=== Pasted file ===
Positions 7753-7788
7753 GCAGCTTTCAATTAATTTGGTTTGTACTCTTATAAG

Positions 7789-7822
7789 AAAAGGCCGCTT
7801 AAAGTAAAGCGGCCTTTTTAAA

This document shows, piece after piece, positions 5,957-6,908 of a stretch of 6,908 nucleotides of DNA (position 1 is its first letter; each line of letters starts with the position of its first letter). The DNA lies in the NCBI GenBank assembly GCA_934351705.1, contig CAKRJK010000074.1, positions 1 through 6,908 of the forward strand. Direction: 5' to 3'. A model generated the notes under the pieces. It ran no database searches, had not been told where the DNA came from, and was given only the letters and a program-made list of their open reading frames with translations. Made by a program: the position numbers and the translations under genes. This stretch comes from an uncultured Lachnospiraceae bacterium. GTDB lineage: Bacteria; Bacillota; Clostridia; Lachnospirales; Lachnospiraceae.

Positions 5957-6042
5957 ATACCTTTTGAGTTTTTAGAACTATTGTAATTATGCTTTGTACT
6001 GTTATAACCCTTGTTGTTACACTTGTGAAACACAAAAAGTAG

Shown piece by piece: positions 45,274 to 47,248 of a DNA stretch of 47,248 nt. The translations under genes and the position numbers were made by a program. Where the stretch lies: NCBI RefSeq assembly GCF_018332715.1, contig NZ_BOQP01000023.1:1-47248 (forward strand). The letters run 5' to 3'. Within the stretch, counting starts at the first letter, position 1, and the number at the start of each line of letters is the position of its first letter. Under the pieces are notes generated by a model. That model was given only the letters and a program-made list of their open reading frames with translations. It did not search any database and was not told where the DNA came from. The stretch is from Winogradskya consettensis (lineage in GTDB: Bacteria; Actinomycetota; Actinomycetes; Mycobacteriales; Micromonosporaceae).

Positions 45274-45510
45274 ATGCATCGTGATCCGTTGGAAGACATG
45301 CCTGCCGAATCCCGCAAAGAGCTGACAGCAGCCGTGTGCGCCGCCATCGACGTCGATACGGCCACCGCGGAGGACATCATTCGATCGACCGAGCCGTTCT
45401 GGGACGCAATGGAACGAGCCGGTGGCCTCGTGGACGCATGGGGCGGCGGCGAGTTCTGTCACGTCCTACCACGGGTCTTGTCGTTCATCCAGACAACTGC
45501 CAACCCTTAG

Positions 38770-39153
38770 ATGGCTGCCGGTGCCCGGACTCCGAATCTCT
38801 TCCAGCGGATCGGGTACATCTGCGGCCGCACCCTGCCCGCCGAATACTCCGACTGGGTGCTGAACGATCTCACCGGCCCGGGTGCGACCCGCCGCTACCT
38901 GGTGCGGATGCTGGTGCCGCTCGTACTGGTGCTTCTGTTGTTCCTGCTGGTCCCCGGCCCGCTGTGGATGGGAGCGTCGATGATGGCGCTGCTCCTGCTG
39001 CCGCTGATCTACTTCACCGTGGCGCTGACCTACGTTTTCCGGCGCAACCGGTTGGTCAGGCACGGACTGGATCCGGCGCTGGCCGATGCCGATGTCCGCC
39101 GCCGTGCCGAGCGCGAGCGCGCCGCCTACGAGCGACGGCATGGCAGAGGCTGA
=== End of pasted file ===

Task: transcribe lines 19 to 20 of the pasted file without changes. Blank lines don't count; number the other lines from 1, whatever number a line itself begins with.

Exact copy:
38901 GGTGCGGATGCTGGTGCCGCTCGTACTGGTGCTTCTGTTGTTCCTGCTGGTCCCCGGCCCGCTGTGGATGGGAGCGTCGATGATGGCGCTGCTCCTGCTG
39001 CCGCTGATCTACTTCACCGTGGCGCTGACCTACGTTTTCCGGCGCAACCGGTTGGTCAGGCACGGACTGGATCCGGCGCTGGCCGATGCCGATGTCCGCC